There are some critics of talk radio and talk shows who feel that the cultural practice of airing personal problems in a public forum is narcissistic. They claim that putting personal problems on display in such a manner is vulgar and nothing more than a means of seeking celebrity status. However, there are others who would defend this type of catharsis, arguing that the need to make personal matters public comes from an innate human need to consider the opinion of the group. Its origins lie in our nature as a collective, social species.
Our media has a long history of talk radio and public television being presented in the format of a host in the role of judge and an audience in the role of jury. On television shows, the audience is present at the filming location, where as in radio programs, the audience is typically not present at the broadcast location. Regardless, the people who appear on or call into these programs are subjecting audience members to their personal matters. This practice seems to be logical to some and offensive to others.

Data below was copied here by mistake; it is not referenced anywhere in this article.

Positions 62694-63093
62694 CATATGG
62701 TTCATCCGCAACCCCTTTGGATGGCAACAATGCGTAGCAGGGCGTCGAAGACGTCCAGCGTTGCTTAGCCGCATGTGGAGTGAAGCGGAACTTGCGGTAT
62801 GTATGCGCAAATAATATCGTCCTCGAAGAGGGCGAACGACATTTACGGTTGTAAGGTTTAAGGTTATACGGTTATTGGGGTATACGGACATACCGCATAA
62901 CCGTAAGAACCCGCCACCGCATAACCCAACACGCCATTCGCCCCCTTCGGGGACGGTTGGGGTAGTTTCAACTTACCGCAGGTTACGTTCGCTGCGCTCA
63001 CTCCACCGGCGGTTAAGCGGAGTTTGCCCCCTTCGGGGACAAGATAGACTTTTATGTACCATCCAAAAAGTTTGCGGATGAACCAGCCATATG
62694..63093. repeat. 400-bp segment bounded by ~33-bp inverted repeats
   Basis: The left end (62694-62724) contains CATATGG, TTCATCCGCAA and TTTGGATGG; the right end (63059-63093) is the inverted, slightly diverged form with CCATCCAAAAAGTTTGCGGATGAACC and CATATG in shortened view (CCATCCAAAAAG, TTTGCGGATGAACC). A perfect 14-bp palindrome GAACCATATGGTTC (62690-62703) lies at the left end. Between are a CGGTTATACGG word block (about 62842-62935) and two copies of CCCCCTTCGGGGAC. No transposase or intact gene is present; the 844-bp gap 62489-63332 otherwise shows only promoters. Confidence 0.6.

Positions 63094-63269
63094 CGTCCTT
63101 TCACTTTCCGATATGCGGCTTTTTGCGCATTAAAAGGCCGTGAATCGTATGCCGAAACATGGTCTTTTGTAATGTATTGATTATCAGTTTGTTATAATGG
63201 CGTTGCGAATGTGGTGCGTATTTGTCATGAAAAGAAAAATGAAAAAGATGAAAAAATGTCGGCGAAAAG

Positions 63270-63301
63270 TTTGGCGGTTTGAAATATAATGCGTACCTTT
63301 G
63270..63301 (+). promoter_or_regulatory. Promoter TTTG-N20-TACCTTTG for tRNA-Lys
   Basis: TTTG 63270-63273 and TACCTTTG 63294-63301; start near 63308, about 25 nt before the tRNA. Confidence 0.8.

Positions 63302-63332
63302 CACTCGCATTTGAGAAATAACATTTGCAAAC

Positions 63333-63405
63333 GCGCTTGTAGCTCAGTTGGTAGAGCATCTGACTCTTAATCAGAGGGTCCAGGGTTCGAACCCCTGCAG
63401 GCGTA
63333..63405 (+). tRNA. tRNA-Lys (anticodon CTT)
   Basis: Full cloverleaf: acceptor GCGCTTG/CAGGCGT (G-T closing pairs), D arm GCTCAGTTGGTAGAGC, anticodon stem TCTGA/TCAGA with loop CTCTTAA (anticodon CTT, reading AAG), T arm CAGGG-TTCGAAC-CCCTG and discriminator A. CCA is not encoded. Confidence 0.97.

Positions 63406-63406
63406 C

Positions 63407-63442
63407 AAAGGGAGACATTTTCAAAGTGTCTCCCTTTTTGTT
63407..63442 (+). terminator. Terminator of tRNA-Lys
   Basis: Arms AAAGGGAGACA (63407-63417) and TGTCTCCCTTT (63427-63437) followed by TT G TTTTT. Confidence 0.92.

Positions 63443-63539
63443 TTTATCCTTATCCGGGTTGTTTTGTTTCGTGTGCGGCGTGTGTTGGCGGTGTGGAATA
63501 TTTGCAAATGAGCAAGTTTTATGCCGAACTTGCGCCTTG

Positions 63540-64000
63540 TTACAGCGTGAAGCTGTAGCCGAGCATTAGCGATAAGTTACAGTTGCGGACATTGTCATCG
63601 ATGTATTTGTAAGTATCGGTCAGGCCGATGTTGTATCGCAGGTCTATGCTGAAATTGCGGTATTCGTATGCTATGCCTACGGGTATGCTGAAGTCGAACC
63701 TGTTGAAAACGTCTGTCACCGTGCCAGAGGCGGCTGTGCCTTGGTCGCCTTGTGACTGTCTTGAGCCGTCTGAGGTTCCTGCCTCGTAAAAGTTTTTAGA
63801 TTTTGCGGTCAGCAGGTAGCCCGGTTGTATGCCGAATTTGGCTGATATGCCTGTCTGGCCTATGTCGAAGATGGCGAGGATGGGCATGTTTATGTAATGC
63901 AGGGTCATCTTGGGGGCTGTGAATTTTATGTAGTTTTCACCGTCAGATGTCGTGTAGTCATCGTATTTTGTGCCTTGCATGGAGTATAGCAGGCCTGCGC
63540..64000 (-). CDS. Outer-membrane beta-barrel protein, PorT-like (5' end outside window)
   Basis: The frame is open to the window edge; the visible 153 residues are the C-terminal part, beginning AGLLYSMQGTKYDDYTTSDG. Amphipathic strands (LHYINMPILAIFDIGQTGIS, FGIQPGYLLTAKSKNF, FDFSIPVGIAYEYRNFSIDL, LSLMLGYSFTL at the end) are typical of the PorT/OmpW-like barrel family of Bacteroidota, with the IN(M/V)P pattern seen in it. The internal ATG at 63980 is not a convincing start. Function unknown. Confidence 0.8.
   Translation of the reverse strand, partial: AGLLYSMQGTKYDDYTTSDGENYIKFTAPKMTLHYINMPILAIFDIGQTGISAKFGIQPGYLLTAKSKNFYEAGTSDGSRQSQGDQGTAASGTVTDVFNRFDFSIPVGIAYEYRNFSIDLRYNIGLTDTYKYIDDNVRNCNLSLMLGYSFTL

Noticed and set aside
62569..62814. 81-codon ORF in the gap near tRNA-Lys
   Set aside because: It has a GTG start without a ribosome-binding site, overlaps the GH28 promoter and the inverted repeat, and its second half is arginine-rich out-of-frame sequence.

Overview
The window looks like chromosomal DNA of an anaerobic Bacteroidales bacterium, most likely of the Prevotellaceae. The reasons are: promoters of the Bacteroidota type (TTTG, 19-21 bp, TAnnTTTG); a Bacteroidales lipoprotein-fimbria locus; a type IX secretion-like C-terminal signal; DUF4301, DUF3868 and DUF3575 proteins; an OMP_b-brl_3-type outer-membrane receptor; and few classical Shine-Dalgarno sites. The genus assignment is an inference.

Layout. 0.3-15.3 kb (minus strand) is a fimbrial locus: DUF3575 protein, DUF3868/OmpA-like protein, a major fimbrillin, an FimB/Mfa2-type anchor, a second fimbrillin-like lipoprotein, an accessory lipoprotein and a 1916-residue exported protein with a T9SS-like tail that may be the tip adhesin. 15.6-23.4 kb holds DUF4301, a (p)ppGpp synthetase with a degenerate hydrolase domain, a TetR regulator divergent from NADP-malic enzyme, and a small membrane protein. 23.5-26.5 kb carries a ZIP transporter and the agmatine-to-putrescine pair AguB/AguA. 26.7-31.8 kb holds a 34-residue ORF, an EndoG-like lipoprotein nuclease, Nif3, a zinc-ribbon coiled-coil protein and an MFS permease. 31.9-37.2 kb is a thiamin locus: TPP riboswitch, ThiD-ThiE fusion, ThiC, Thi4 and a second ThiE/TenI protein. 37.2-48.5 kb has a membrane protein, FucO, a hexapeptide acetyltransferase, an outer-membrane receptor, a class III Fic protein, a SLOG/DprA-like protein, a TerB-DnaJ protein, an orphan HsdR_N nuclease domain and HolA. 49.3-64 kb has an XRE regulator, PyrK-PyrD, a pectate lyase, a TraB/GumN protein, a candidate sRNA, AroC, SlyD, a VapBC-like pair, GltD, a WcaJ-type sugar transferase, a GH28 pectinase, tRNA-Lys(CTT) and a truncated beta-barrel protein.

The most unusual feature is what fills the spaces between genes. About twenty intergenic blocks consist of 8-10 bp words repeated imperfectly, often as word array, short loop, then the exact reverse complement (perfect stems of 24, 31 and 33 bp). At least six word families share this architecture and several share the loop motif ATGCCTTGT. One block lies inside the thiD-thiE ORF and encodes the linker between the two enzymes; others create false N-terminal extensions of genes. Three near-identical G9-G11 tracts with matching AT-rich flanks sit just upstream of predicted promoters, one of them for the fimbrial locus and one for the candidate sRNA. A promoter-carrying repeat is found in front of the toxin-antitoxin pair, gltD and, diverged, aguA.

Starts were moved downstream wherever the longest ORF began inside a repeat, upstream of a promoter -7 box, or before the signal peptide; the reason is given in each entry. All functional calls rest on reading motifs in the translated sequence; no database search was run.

It is certainly true that this media format can be abused, as in the case of the Jerry Springer show and other trash talk programs, but when used correctly, the format serves as a valuable public asset and discussion forum. People who serve as talk show subjects are essentially volunteering themselves for critique by the expert talk show host, as well as for second hand judgment from the show’s audience. This gives the subject of the program valuable insight into their own problems, and it gives the listening audience insight into the general problems being discussed.
Psychologist talk radio programs that invite callers to purge their personal matters on air are inviting them into a discussion forum that they trust for direction, and feel secure in. This is a valuable public service, not vulgarity or celebrity obsession.